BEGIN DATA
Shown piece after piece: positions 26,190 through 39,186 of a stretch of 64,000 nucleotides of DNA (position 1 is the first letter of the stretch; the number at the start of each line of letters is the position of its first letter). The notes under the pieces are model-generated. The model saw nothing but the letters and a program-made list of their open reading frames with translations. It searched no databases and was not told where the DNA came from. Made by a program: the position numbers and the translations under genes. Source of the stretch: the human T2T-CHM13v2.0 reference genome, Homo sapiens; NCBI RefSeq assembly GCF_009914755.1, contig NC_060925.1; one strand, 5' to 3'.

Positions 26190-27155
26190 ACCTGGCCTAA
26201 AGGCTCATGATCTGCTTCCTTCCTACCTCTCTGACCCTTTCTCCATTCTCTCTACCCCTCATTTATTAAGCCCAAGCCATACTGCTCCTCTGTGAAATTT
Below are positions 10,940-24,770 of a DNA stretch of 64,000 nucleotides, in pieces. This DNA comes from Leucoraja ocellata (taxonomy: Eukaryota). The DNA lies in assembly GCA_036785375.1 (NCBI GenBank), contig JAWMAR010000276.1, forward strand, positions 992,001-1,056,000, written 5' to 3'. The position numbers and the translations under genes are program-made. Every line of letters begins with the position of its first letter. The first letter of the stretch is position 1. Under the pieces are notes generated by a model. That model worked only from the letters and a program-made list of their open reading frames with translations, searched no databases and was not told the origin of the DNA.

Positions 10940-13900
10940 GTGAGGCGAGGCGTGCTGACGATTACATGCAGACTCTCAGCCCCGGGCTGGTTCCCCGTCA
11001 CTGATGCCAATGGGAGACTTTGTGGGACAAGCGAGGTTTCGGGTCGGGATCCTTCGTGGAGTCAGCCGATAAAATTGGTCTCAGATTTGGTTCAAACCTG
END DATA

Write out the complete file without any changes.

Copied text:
Shown piece after piece: positions 26,190 through 39,186 of a stretch of 64,000 nucleotides of DNA (position 1 is the first letter of the stretch; the number at the start of each line of letters is the position of its first letter). The notes under the pieces are model-generated. The model saw nothing but the letters and a program-made list of their open reading frames with translations. It searched no databases and was not told where the DNA came from. Made by a program: the position numbers and the translations under genes. Source of the stretch: the human T2T-CHM13v2.0 reference genome, Homo sapiens; NCBI RefSeq assembly GCF_009914755.1, contig NC_060925.1; one strand, 5' to 3'.

Positions 26190-27155
26190 ACCTGGCCTAA
26201 AGGCTCATGATCTGCTTCCTTCCTACCTCTCTGACCCTTTCTCCATTCTCTCTACCCCTCATTTATTAAGCCCAAGCCATACTGCTCCTCTGTGAAATTT
Below are positions 10,940-24,770 of a DNA stretch of 64,000 nucleotides, in pieces. This DNA comes from Leucoraja ocellata (taxonomy: Eukaryota). The DNA lies in assembly GCA_036785375.1 (NCBI GenBank), contig JAWMAR010000276.1, forward strand, positions 992,001-1,056,000, written 5' to 3'. The position numbers and the translations under genes are program-made. Every line of letters begins with the position of its first letter. The first letter of the stretch is position 1. Under the pieces are notes generated by a model. That model worked only from the letters and a program-made list of their open reading frames with translations, searched no databases and was not told the origin of the DNA.

Positions 10940-13900
10940 GTGAGGCGAGGCGTGCTGACGATTACATGCAGACTCTCAGCCCCGGGCTGGTTCCCCGTCA
11001 CTGATGCCAATGGGAGACTTTGTGGGACAAGCGAGGTTTCGGGTCGGGATCCTTCGTGGAGTCAGCCGATAAAATTGGTCTCAGATTTGGTTCAAACCTG